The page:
As a lover of both 'Kevin' and tennis this book leapt off the Waterstone's shelf and screamed 'buy me'. Although it lacked the astounding impact and originality of Kevin it was still a compelling read and intruiging exploration of marriage, ambition, jealousy and shattered dreams.
Although it's obviously not simply a 'book about tennis', it was also an interesting look at what life might be like for a frustrated world No138 ranked player; struggles for recognition, obsessive self-criticism and a non-existent personal life. Does Shriver have any tennis history I wonder, or was this simply well researched?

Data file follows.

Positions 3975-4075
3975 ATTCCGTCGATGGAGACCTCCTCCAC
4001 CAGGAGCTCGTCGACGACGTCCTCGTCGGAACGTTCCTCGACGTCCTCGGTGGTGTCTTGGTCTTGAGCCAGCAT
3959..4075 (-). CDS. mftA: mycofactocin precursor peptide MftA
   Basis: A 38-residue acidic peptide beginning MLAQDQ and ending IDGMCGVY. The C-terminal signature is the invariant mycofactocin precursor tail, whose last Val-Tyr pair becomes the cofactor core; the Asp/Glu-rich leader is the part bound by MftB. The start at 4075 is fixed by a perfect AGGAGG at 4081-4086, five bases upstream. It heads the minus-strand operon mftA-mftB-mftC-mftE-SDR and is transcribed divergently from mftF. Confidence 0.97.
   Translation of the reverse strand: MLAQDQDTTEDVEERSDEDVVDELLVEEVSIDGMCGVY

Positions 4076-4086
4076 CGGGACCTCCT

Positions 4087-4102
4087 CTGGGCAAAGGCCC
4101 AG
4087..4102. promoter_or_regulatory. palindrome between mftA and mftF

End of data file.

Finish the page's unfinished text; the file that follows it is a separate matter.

It is clever how the author often makes her central characters dislikeable but yet holds your interest in them. Shriver has a lovely rich vocabulary and an incisive style. This lacked the dark humour which occasionally reared its head in Kevin. In fact it really wasn't a barrel of laughs at all, but I did race through it with many a knowing nod at Shriver's insights about relationships, sporting endeavour, ambition and defeat.